strength / streng(k)[unvoicedth]; stren[unvoicedth]/ • n. 1. the quality or state of being strong, in particular: ∎ physical power and energy: cycling can help you build up your strength. ∎ the emotional or mental qualities necessary in dealing with situations or events that are distressing or difficult: many people find strength in religion it takes strength of character to admit one needs help. ∎ the capacity of an object or substance to withstand great force or pressure: they were taking no chances with the strength of the retaining wall. ∎ the influence or power possessed by a person, organization, or country: the political and military strength of European governments. ∎ the degree of intensity of a feeling or belief: street protests demonstrated the strength of feeling against the president. ∎ the cogency of an argument or case: the strength of the argument for property taxation. ∎ the potency, intensity, or speed of a force or natural agency: the wind had markedly increased in strength. ∎ the potency or degree of concentration of a drug, chemical, or drink: it's double the strength of your average beer| the solution comes in two strengths. 2. a good or beneficial quality or attribute of a person or thing: the strengths and weaknesses of their sales and marketing operation his strength was his obsessive single-mindedness. ∎ poetic/lit. a person or thing perceived as a source of mental or emotional support: he was my closest friend, my strength and shield. 3. the number of people comprising a group, typically a team or army: the peacetime strength of the army was 415,000. ∎ a number of people required to make such a group complete: we are now more than 100 officers below strength some units will be maintained at full strength while others will rely on reserves | [in comb.] an under-strength side. PHRASES: from strength from a secure or advantageous position: it makes sense to negotiate from strength. go from strength to strength develop or progress with increasing success. in strength in large numbers: security forces were out in strength. on the strength of on the basis or with the justification of: she got into Princeton on the strength of her essays. tower (or pillar) of strength a person who can be relied upon to give a great deal of support and comfort to others.DERIVATIVES: strength·less adj.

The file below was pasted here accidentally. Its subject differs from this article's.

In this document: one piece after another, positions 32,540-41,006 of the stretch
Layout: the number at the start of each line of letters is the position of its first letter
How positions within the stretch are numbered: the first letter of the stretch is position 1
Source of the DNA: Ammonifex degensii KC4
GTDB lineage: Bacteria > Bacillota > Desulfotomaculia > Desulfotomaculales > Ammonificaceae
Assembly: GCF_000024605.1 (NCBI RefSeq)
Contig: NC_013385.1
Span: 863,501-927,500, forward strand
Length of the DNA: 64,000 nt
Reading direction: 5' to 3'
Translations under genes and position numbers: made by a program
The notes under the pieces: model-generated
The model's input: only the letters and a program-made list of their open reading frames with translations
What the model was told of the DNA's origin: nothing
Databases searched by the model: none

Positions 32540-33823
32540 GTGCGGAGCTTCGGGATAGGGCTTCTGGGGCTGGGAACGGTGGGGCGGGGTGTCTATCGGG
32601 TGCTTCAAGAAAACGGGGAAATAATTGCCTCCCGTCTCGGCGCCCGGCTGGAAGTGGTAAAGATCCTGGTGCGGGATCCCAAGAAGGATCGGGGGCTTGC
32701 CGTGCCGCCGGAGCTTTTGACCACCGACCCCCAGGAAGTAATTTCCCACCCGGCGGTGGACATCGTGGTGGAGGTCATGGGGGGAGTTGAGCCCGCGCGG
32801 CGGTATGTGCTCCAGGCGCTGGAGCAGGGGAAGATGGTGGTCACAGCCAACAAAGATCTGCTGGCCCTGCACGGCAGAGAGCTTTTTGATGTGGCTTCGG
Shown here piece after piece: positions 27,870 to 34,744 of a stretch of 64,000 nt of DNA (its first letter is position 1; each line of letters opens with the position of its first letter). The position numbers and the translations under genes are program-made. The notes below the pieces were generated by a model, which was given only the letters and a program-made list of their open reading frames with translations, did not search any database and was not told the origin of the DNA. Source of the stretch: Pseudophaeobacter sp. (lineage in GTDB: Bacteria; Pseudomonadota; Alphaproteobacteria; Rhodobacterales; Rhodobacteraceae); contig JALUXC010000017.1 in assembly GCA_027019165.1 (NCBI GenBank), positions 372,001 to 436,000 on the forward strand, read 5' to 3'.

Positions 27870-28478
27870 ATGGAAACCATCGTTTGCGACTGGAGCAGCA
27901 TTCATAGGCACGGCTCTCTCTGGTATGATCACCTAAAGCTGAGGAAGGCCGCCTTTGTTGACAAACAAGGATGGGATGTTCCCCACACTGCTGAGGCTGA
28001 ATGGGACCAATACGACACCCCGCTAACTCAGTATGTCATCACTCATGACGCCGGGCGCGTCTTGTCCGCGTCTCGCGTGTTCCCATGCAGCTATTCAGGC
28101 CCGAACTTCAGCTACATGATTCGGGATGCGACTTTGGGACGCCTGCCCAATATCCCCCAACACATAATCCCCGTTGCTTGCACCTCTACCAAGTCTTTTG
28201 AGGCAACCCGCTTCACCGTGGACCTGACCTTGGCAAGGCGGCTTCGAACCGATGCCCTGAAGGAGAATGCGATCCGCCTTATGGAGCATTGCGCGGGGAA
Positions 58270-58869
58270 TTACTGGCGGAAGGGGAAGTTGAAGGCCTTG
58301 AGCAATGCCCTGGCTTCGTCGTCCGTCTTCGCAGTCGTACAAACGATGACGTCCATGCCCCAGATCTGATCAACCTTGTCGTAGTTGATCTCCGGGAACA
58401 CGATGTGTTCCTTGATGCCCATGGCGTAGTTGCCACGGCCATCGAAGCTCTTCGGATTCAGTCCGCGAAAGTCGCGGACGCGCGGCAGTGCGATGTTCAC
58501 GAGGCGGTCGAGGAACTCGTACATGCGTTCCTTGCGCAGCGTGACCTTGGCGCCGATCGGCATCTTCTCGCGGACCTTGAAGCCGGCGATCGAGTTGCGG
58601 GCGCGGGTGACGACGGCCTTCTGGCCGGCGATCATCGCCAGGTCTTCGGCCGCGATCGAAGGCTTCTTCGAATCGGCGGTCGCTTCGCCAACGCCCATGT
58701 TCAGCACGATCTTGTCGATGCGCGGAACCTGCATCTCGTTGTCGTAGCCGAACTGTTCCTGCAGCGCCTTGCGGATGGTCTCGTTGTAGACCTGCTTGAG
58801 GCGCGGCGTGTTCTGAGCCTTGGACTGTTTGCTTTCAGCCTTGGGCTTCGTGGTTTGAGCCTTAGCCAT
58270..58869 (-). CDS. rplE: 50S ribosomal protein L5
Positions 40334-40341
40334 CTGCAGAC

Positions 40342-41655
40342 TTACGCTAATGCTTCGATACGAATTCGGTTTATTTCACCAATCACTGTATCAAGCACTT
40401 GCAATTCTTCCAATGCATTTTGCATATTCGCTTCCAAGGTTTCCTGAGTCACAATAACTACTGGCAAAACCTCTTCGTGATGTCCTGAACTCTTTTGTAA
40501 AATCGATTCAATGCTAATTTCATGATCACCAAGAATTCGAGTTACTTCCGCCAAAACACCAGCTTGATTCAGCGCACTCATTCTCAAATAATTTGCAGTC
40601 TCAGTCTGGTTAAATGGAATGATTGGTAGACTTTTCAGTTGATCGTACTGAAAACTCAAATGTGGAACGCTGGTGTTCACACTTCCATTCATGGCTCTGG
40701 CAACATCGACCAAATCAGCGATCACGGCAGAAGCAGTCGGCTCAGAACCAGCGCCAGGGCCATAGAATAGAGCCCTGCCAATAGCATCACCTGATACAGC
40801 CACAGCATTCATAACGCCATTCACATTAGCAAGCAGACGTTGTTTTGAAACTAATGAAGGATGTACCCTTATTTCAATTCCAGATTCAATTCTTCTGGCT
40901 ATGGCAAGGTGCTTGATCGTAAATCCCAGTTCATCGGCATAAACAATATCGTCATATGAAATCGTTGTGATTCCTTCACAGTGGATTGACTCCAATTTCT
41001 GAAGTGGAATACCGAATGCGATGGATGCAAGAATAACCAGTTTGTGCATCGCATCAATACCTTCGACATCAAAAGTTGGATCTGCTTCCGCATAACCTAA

612. Strength (See also Brawniness.)
- acorn heraldic symbol of strength. [Heraldry: Jobes, 27]
- Atlas Titan condemned to bear heavens on shoulders. [Gk. Myth.: Walsh Classical, 38]
- Atlas, Charles (1892–1972) 20th-century strongman; went from “98-pound weakling” to “world’s strongest man.” [Am. Sports: Amory, 38–39]
- Babe Paul Bunyan’s blue ox; straightens roads by pulling them. [Am. Lit.: Fisher, 270]
- Bionic Man superman of the technological age. [TV: “The Six Million Dollar Man” in Terrace, II: 294–295]
- buffalo heraldic symbol of power. [Heraldry: Halberts, 21]
- Bunyan, Paul legendary woodsman of prodigious strength. [Am. Folklore: Paul Bunyan ]
- Cyclopes one-eyed giants; builders of fortifications. [Gk. Myth.: Avery, 346]
- Hercules his twelve labors revealed his godlike powers. [Rom. Myth.: Howe, 122]
- Katinka, the Powerful a female Man Mountain Dean. [Am. Comics: “Toonerville Folks” in Horn, 668]
- Little John oak of a man in Robin Hood’s band. [Br. Lit.: Robin Hood ]
- meginjardir Thor’s belt; doubled his power. [Norse Myth.: Brewer Dictionary, 1076]
- Milo of Croton renowned athlete. [Gk. Myth.: Hall, 209]
- Polydamas huge athlete who killed a fierce lion with his bare hands, stopped a rushing chariot, lifted a mad bull, and died attempting to stop a falling rock. [Gk. Myth.: Benét, 801]
- Samson possessed extraordinary might which derived from hair. [O.T.: Judges 16:17]
- Superman caped superhero and modern-day Hercules. [Comics: Horn, 642–643]
Strife (See DISCORD .)
Stubbornness (See OBSTINACY .)
a body of soldiers; a sufficient number.
Examples : strength of men, 1565; of people, 1500; of troops, 1400.